Charles W. Sanders Jr. challenges this assessment in While in the Hands of the Enemy: Military Prisons of the Civil War and boldly condemns both the Union and Confederate governments for the incompetent and abusive character of their respective prisoner of war systems. Sanders does not accept the characterization of camp conditions as unfortunate but uncontrollable or unintentional. By focusing his analysis on both prison systems as a whole, Sanders attempts to shift the discussion beyond the heartrending experiences of individual prisoners or the actions of individual camp commandants and toward the high-ranking officials who shaped and administered prison policy. Sanders examines the development and evolution of four major prisons from each belligerent and, in a thorough comparative analysis, concludes that the deplorable conditions were part of a mutually inhumane and conscious policy of mistreatment that escalated through the course of the war.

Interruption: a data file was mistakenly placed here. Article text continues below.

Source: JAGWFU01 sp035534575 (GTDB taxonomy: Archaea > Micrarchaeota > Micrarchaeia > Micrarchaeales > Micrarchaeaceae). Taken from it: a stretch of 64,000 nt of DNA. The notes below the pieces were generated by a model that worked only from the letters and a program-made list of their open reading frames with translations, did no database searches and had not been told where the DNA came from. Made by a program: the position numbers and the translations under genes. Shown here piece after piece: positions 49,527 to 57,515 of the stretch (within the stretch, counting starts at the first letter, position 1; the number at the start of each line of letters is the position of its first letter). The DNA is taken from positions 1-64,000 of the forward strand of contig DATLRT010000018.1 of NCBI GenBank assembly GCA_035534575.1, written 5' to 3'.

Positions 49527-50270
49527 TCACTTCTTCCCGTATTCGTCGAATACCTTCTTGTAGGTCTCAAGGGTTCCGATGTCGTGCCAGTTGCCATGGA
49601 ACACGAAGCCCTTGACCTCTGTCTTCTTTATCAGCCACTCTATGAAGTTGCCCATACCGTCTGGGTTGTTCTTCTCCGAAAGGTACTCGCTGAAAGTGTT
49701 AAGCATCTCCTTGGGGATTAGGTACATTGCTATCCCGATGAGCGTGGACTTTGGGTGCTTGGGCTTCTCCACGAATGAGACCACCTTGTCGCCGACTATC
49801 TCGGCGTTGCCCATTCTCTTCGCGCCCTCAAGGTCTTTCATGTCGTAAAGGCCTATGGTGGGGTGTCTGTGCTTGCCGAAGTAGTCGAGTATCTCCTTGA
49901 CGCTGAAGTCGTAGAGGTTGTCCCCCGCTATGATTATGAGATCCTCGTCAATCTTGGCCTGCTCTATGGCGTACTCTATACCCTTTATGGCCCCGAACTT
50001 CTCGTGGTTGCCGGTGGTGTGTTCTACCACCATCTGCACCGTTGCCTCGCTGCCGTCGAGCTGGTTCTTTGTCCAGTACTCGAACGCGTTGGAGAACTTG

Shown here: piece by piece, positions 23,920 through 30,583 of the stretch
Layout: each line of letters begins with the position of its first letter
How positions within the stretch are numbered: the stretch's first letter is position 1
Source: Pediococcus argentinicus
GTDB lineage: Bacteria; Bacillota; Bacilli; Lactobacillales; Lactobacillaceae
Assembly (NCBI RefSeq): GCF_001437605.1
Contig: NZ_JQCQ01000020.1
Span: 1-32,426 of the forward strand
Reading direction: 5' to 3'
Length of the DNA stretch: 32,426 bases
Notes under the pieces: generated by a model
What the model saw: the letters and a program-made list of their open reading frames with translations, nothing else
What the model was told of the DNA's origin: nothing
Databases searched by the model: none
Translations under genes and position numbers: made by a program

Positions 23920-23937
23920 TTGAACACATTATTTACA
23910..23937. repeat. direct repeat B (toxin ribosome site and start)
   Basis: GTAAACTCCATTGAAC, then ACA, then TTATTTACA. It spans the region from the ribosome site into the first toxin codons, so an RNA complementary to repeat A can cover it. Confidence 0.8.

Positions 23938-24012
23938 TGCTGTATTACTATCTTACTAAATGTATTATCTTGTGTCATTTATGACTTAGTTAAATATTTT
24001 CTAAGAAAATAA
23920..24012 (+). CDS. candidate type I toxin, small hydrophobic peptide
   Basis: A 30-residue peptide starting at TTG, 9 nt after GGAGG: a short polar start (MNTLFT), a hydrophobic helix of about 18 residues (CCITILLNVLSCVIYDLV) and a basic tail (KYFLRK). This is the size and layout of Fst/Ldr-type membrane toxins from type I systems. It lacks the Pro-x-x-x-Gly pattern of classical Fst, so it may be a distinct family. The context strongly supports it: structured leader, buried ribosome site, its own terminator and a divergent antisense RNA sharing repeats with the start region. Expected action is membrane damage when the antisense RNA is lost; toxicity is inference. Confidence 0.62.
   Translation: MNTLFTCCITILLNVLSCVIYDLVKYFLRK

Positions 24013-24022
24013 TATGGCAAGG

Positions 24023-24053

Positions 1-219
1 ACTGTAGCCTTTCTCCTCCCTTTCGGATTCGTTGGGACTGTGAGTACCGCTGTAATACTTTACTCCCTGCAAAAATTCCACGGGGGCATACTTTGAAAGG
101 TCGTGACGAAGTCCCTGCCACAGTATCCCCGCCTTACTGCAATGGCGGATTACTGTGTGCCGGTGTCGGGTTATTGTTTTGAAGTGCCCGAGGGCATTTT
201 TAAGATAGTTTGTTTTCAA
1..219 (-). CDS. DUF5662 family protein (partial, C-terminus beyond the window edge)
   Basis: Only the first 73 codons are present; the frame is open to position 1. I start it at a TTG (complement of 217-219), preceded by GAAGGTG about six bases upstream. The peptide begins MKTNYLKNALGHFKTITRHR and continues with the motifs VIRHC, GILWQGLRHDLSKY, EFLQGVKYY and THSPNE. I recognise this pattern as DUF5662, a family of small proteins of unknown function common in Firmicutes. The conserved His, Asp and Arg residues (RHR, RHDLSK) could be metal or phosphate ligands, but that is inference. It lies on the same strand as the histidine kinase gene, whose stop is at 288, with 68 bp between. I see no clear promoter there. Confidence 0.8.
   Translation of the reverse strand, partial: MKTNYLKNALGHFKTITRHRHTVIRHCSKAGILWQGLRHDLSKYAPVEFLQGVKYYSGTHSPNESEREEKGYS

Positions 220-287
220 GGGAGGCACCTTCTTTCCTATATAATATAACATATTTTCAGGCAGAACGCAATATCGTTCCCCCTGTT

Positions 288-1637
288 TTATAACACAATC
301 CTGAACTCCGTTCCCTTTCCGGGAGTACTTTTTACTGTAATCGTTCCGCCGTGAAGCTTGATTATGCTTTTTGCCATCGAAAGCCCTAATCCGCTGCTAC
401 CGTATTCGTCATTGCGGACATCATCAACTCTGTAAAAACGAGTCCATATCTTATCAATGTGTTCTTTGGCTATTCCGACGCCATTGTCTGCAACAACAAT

Sanders examines prisoner policies from the Revolutionary War, the War of 1812, and the Mexican War, and demonstrates that a pattern of diplomatic issues, ineffective administration, and intentional abuse underlay the history of wartime prison management prior to the Civil War. Rather than learning from these mistakes of the past, Sanders argues, the Union and Confederate governments repeated and expanded upon the earlier pattern of abuse. Shortages and unanticipated difficulties certainly added to the problems inherent to the situation, but these difficulties were also consciously absorbed into the fabric of poor management; they became the foundation of skillfully manipulated rhetoric to justify reductions in facilities, food, and medical supplies--all of which, ultimately, caused death rates in all prisons to skyrocket in 1864. Each side, Sanders argues, increasingly viewed prisoners "not as men, but as mere pawns to be used and then callously discarded in pursuit of national objectives" (p. 2).